6. Get involved in tech projects or create your own
Start practicing right away! Find projects to get involved in or start your own tech project to showcase your abilities. It can be a small one, like creating a simple app that solves a problem, or a basic video game, as long as your skills are put to practice and your strengths are showcased in an obvious manner.
You should also have a page on GitHub, an online platform that can be used to store code from individuals or teams, making it easy to access and explore. It has advantages such as allowing contributions to open-source projects, organizing documentation from projects, or consulting their repository, which is considered one of the largest coding resources at the moment. Any project you create, even if it has a few mistakes here and there, should be on GitHub, so people can see what you are made of! Remember: you’ll be surprised by what recruiters actually value – most times they don’t care if a project has a few mistakes, as long as you showcase a set of skills they are interested in.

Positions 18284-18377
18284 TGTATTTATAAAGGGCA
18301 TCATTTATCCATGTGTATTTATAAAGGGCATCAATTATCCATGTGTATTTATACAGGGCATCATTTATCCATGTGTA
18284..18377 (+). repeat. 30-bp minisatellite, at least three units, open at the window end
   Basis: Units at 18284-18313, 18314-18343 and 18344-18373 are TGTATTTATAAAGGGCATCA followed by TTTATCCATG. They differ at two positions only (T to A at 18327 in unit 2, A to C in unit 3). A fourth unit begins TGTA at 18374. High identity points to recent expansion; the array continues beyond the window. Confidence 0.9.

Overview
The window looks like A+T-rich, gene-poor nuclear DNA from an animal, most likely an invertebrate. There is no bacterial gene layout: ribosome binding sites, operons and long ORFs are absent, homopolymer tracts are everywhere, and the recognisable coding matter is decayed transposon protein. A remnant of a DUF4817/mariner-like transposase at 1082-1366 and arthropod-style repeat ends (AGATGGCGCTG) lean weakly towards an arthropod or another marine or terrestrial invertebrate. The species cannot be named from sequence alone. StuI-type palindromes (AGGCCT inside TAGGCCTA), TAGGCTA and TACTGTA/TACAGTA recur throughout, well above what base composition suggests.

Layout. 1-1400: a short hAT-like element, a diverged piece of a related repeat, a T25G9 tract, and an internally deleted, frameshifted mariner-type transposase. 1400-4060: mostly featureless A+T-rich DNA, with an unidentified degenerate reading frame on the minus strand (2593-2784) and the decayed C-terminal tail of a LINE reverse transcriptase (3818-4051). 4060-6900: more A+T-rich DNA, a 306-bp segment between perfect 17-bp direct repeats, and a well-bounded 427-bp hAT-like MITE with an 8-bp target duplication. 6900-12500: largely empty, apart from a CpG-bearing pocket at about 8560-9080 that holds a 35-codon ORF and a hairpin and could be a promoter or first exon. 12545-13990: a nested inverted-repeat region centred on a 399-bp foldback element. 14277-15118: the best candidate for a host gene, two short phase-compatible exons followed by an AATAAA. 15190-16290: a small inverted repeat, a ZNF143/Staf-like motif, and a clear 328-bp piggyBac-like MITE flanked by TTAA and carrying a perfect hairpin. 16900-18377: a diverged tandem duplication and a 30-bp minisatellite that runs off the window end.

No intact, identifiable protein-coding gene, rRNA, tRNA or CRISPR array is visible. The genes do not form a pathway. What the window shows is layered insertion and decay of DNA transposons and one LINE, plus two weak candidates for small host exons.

7. Update your résumé and LinkedIn page
It is of great importance to have your LinkedIn page updated since it is estimated that more than 87% of recruiters use LinkedIn on a regular basis and more than 122M people received an interview invite through this platform, according to Kinsta. You should also have your résumé updated and ready for any occasion, since opportunities can come from anywhere, even from a conversation between friends.